Better Caul Saul Power Rankings – Season 6 ‘Wine and Roses’ & ‘Carrot and Stick’

With Better Call Saul entering its final season and gracing our television screens with its presence after a much-too-long two-year hiatus, it’s only natural that viewers, including myself, are overwhelmed with the direction this season is heading. If Breaking Bad was known for its intense, action-packed, and plot twist-filled episodes, Better Call Saul is known for perhaps the exact opposite. While Better Call Saul precedes Breaking Bad, and we know (for the most part) what happens to Jimmy McGill/Saul Goodman (Bob Odenkirk), many characters Kim Wexler (Rhea Seehorn), I’m looking at you) have a fate utterly unknown to us. It keeps me up at night more than a fictional show about lawyers should. 

These first two episodes of the season did many things, none of which included comforting me that everything will be ok in the end and these characters I have grown to love will be ok. In fact, these episodes told me now more than ever that everything is NOT going to be good, and I am correct in assuming that we are about to embark on a drama-filled journey. So, to cope with the impending doom and chaos that this final season of Better Call Saul is going to be, I will be doing the one thing that can help me get a grip on where these characters stand as the show inches closer to its ending – other than therapy and going off the grid for an unspecified amount of time– it’s a power ranking!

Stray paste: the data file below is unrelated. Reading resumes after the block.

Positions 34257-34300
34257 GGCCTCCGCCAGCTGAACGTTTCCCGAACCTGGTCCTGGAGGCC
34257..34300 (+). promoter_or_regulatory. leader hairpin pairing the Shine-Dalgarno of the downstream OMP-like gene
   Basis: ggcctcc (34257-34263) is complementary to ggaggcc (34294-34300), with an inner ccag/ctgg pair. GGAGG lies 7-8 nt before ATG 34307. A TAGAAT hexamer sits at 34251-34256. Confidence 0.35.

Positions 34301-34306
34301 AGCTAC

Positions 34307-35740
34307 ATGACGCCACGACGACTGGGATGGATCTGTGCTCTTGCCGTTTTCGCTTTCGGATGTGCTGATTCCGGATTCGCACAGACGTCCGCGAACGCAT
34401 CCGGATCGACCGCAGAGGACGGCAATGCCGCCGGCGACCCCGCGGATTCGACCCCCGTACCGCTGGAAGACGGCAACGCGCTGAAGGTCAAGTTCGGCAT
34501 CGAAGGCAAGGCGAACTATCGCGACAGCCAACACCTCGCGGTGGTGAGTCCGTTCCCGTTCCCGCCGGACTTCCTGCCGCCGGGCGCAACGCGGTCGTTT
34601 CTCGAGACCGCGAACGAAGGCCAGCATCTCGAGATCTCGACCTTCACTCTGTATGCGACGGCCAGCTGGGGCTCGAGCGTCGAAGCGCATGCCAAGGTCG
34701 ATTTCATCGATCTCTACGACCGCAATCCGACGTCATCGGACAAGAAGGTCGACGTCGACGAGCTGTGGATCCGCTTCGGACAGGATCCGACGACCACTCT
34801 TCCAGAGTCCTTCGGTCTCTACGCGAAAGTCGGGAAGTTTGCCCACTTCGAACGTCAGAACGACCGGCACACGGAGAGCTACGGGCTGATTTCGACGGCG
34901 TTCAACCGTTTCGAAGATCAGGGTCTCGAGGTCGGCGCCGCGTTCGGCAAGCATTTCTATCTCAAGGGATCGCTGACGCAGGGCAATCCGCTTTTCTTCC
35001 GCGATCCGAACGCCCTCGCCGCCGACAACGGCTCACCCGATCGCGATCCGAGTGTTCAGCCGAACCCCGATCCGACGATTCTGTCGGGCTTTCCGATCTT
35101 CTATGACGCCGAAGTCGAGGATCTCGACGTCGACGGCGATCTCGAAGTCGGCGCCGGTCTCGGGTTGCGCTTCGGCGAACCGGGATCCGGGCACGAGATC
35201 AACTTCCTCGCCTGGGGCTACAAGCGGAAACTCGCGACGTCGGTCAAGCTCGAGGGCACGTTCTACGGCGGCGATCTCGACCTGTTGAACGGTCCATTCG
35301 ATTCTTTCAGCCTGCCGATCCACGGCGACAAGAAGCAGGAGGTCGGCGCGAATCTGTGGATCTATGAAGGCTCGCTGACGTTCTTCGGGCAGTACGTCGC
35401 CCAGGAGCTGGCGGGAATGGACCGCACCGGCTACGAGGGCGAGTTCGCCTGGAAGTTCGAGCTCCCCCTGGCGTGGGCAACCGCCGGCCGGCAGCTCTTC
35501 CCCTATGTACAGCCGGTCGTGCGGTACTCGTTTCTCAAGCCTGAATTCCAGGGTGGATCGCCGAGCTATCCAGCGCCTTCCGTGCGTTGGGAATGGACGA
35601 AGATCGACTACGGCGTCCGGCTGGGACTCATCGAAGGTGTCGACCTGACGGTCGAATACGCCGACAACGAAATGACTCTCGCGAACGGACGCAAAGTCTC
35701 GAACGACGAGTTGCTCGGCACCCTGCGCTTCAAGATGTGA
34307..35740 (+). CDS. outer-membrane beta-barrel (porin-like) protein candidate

First Place: It’s Gramps! Mike Ehrmantraut

Jonathan Banks as Mike Ehrmantraut in Better Call Saul (COURTESY: AMC)

It makes sense that the show’s grounding presence would be ranking first. While Mike (Mike Ehrmantraut) hasn’t exactly left these episodes completely unscathed, we know that he makes it through this rough patch and continues to have lots of time to play marbles with his somehow never aging granddaughter Kaylee (Abigail Zoe Lewis). Mike finds himself relatively detached from the danger in these two episodes. The closest we see him get to any potential crisis is his argument with Gus (Giancarlo Esposito) about whether or not Nacho (Michael Mando) deserves to be rescued from the messy aftermath of the hit on the Salamancas we saw at the end of the fifth season. We know Mike will make it through, but how unscathed is another question. Nacho, however, I’ll be talking about him farther down on this list. Much further. 

Second Place: Mr. Cartel, Lalo Salamanca

Tony Dalton as Lalo Salamanca in Better Call Saul (COURTESY: AMC)

You might think escaping a near-death attack would get you at the top of the power ranking, but Lalo’s (Tony Dalton) refusal to take the easy path or simply stop being a menace to the Better Call Saul society means that he gets knocked down a spot. For now. During the first episode, Lalo has a significant advantage by being alive when everyone thinks he’s dead. He has a prime opportunity to get revenge without anyone expecting it or seeing him coming. Lalo reveals himself to be alive to Don Hector (Mark Margolis), and with Hector’s helpful dings, he realizes that he has proof Gus Fring was behind the attack and decided to stay in Mexico instead of sneaking back across the border. Lalo also has an advantage that no one else does. By barely appearing in the second episode, we know nothing terrible happens to him! Bonus points for proving he hasn’t lost his groove after the attack by shooting two people just because they were unnecessarily rude.